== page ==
In Equation (2), ${A}_{1}\left(\mathit{r}\right)=-i\kappa c/\left(\epsilon \mu -{\kappa}^{2}\right)$, ${A}_{2}\left(\mathit{r}\right)=\mu {\mu}_{0}{c}^{2}/\left(\epsilon \mu -{\kappa}^{2}\right)$, ${A}_{3}\left(\mathit{r}\right)=\epsilon {\epsilon}_{0}{c}^{2}/\left(\epsilon \mu -{\kappa}^{2}\right),$ and ${A}_{4}\left(\mathit{r}\right)=i\kappa c/\left(\epsilon \mu -{\kappa}^{2}\right)$ (for simplicity we have omitted the space dependence in $\epsilon $, $\mu ,$ and $\kappa $). By requiring $\widehat{A}$ to commute with the PT operator (see, e.g., [21,26]), that is, $\left[\widehat{P}\widehat{T},\widehat{A}\right]=0$, and taking into account that $\widehat{P}\widehat{T}\left(i\nabla \times \right)=i\nabla \times $, we derive the material parameter conditions as to have a PT-symmetric chiral system. These conditions read as follows:

$$\epsilon \left(\mathit{r}\right)={\epsilon}^{*}\left(-\mathit{r}\right),\mu \left(\mathit{r}\right)={\mu}^{*}\left(-\mathit{r}\right),\kappa \left(\mathit{r}\right)=-{\kappa}^{*}\left(-\mathit{r}\right).$$

Note that the first two of the conditions (3) are the ones that have been derived also in the case of non-chiral metamaterials [21].

As has been already widely discussed in [5,6,7,8,9,10,11,12,13,14,15,16,17,18,19], the full PT-symmetry (i.e., the existence of real eigenvalues), requires that, besides the PT-symmetry of the Hamiltonian, $\widehat{A}$ (ensured by the condition [$\widehat{P}\widehat{T}$, $\widehat{A}$] = 0), also the eigenstates of $\widehat{A}$ are PT-symmetric. In chiral media, where the eigenstates are left- and right-handed circularly polarized waves (denoted below by the subscripts $-$ and $+$, respectively), the action of parity operator, $\widehat{P}$, and time-reversal operator, $\widehat{T}$, reveals that the eigenstates cannot be fully PT-symmetric. In particular, for eigenstates of the form ${\mathit{E}}_{\pm}={E}_{0}\left(\widehat{x}\pm i\widehat{y}\right){e}^{i\left({k}_{\pm}z-\omega t\right)}$, where ${E}_{0}$ is the amplitude being a real number and ${k}_{\pm}=\omega \left(\sqrt{\epsilon \mu}\pm \kappa \right)/c$ are the wavenumbers for RCP($+$)/LCP($-$) waves, the action of time-reversal operator, $\widehat{T}$ ($i\to -i,t\to -t$), in ${\mathit{E}}_{\pm}$ gives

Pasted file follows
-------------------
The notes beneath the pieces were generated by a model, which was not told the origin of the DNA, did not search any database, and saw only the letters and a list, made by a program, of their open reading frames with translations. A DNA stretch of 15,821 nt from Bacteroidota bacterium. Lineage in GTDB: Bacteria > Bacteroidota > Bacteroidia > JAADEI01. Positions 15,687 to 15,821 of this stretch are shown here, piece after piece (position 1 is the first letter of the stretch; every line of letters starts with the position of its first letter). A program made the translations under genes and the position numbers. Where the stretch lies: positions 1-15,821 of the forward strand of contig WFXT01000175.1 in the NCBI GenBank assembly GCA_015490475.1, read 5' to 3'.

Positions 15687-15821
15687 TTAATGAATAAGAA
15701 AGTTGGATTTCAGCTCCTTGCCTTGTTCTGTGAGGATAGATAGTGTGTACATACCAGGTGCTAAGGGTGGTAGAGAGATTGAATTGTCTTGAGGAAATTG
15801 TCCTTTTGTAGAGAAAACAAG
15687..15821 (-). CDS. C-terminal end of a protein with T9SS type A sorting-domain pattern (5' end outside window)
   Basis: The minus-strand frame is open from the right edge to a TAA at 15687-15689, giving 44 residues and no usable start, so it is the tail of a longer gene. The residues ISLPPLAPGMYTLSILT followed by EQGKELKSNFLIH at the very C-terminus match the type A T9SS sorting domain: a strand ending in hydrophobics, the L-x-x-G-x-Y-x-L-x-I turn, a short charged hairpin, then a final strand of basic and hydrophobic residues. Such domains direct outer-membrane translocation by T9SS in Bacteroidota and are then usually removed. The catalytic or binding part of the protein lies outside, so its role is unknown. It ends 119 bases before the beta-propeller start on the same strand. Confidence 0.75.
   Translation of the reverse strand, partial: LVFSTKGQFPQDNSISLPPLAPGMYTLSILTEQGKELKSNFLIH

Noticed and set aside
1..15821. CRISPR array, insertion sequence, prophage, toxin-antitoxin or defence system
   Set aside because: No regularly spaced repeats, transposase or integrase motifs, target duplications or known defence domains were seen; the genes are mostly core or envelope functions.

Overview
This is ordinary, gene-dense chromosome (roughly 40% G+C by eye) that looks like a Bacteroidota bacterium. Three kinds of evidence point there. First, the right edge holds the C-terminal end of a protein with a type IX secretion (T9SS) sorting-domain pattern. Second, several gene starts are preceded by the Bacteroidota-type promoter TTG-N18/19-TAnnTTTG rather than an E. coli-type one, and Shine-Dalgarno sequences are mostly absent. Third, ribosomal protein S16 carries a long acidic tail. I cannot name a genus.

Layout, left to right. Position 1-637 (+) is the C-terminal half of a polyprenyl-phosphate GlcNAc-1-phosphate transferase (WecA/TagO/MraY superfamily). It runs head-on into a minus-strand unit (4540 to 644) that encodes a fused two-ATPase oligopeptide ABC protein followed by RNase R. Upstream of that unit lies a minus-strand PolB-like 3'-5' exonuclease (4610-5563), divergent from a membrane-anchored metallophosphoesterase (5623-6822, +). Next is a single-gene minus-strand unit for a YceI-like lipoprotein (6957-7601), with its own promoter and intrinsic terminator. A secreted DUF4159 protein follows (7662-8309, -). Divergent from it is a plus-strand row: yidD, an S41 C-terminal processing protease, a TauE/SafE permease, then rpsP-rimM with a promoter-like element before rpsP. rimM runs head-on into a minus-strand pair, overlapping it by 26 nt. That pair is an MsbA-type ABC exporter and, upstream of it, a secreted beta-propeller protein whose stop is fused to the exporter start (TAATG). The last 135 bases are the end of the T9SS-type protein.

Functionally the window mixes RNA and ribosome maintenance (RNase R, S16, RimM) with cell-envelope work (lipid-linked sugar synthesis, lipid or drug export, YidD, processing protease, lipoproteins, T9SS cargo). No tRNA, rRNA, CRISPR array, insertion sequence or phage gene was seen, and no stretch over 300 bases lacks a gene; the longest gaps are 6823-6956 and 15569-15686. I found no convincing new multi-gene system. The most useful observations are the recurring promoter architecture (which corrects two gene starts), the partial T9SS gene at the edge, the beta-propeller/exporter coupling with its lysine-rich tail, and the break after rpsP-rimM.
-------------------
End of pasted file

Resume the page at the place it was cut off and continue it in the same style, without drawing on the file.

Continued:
$$\widehat{T}{\mathit{E}}_{\pm}={E}_{0}\left(\widehat{x}\mp i\widehat{y}\right){e}^{-i\left({k}_{\pm}^{*}z+\omega t\right)}.$$